Sunday morning 6am, i was at Sun Plaza, what was once Sun Theater is today a complex with stores and restaurants. 
 I was there with many others looking forward to the Heritage walk by Mohan Raman that would take us through the Theatres of Mount Road [some of which have still stand stall while few others have been brought to the ground]. Organised  by Chennai Heritage, this was a lovely way of spending the Sunday morning- the stories, the insights, the little bits and pieces of information shared by other participants, beautiful.. especially for a movie buff like me!

We started of at the Sun plaza, which was the site of the old Sun
Talkies. Even thought it is technically not Mount Road,  it was the chosen spot as it was near Mount road and where the team had obtained permission for people to park their cars in 😉

After a brief introduction to the walk and insight on Sun Theater and how it was brought down, we hopped into vans that took us to where the 1st Multi plex of Chennai once stood- Saffire, Blue diamond &
complex. Saffire was where good english movies were released, including Poseidon Adventure. Blue Diamond had the concept of continuous shows- starting at 9am and going on through the day. My mom & uncles have spoken about how they would watch the beginning of a movie in one show and come back to watch 2nd half in the next. Apparently, the owners were the ones who developed the Silver Sands  Resort and an ad used to run before every movie running for more than a few minutes with the “Sea horse logo” blazing on the screen. Mohan said “the minute the logo appeared and music came,  we knew it was the ad and all would pile out into the balcony for a smoke or general breather” This complex also had a pub/discotheque in the basement but because of protests from others, it was shut and a  Gujarati/Rajasthani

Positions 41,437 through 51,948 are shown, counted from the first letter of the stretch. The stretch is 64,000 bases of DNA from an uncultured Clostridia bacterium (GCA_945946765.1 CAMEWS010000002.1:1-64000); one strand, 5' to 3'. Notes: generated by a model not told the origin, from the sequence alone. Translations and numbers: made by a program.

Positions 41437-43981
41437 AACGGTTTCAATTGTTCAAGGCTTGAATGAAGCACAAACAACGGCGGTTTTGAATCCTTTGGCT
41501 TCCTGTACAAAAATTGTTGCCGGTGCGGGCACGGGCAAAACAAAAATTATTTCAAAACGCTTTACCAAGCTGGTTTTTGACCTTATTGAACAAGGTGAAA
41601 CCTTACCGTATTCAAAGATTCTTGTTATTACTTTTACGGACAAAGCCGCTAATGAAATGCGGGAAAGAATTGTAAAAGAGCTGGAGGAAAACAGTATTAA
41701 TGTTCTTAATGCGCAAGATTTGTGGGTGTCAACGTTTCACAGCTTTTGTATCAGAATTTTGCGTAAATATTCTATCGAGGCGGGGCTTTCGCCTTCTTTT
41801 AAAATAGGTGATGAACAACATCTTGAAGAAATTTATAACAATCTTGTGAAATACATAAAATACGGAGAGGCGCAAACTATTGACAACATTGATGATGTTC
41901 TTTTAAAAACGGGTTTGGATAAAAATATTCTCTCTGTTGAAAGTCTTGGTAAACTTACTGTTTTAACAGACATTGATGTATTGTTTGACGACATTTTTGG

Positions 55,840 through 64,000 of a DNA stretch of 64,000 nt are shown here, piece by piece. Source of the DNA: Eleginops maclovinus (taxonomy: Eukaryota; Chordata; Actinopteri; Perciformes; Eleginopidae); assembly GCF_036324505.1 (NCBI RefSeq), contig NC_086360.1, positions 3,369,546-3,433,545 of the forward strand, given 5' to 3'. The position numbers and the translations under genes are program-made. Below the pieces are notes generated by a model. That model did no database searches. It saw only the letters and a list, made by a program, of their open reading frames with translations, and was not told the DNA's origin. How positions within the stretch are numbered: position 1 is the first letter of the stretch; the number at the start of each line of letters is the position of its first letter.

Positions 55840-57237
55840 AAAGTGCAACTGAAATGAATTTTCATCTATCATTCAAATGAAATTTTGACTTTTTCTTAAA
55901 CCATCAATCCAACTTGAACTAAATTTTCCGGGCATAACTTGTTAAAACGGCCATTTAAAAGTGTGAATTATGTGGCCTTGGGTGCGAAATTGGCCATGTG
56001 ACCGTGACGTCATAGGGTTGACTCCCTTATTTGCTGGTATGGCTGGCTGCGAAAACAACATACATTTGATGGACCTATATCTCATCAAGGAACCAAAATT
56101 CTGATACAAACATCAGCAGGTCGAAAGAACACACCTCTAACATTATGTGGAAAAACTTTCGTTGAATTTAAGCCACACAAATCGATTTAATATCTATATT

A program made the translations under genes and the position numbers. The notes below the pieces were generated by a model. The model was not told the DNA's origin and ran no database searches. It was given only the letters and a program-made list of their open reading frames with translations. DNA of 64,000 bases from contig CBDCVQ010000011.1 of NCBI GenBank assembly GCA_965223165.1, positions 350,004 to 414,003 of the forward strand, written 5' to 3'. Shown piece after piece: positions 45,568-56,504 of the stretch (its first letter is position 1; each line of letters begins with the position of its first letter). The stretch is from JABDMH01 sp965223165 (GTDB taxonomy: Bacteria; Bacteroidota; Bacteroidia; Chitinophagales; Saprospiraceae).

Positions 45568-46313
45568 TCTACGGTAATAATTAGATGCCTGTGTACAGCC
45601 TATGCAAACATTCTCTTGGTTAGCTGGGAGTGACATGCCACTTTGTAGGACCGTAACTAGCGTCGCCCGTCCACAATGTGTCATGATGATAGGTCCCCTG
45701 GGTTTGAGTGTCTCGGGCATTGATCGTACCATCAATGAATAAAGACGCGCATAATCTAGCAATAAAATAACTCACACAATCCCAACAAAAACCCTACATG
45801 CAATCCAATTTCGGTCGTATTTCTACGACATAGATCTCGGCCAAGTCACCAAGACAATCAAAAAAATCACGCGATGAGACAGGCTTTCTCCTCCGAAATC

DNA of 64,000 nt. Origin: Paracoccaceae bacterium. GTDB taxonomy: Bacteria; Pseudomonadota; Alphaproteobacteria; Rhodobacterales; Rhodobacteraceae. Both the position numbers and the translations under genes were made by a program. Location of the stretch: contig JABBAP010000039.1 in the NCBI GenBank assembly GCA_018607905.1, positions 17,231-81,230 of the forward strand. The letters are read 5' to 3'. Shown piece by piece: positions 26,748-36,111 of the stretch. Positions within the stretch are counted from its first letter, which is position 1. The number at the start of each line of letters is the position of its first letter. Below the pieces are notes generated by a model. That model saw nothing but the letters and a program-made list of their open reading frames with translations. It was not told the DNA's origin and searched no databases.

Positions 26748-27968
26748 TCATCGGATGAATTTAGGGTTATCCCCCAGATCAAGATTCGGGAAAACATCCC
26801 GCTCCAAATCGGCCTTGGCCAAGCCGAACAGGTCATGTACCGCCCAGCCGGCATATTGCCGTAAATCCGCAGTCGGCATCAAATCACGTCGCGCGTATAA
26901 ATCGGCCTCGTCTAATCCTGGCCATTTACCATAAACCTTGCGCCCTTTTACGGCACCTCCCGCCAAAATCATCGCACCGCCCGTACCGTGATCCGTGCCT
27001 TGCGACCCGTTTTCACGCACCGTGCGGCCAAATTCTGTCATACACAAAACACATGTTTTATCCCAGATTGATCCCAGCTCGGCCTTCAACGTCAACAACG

restaurant called Navarathna came about. Sanjay Subramanian who was part of the group mentioned he has had a few dinners with his family there during the early 1980’s.

Sujatha & Sashi commented on how teachers from Church park would stand at the gate staring at the theater, mainly the bubble elevator to see if any of their students were escaping classes by watching movies here.  Alas, today, the theater remains no more, and the land is just empty and going to waste.

We then moved towards Anand & Little Anand near British Council library [LLA building] and in its place, is a monsterous glass faceted building that is coming up.  As we proceeded, our next stop was near LIC- where we saw the place that had once housed Globe & Plaza theater [ plaza has become Suguna vilas now]. We then headed to where the current Philatelic Bureau stands. This was the old Warwick Theater built by Warwick Major [ Major being his surname and not a title]. We were also given some stories on Alankar and Wellington theater, the latter being Wellington Plaza today.

It was time to head around to the trio of theaters –Casino, Gaiety, and Chitra. Of the three, only Casino remains and still shows movies, Chitra is an office complex while Gaiety seems to be another complex or shopping mall of sorts. Mohan spoke to us in length about the changes that the Tamil movie industry went through, and how the concept of placing huge cut outs for actors and sets came about. Apparently for a movie, they erected a huge Murugan temple, so much so that people when crossing the place would say a prayer and pause. For another movie, Vettaikaran that was to be released in Chitra Theater, the director insisted on putting up a Forest like set and wanted to chain a tiger to the set. When others protested, he relented and put a tiger in a cage.

Mohan mentioned about Midland Theatre in General Patter’s road where MGM English
pictures were screened. It then became Jayapradha and today is a mechanic shed. Around the corner was Sagar that became Odeon and we now know it as Melody. A quick visit to Pondy Bazaar to remember T.R. Rajakumari’s theater that has now become a shopping complex/big bazaar?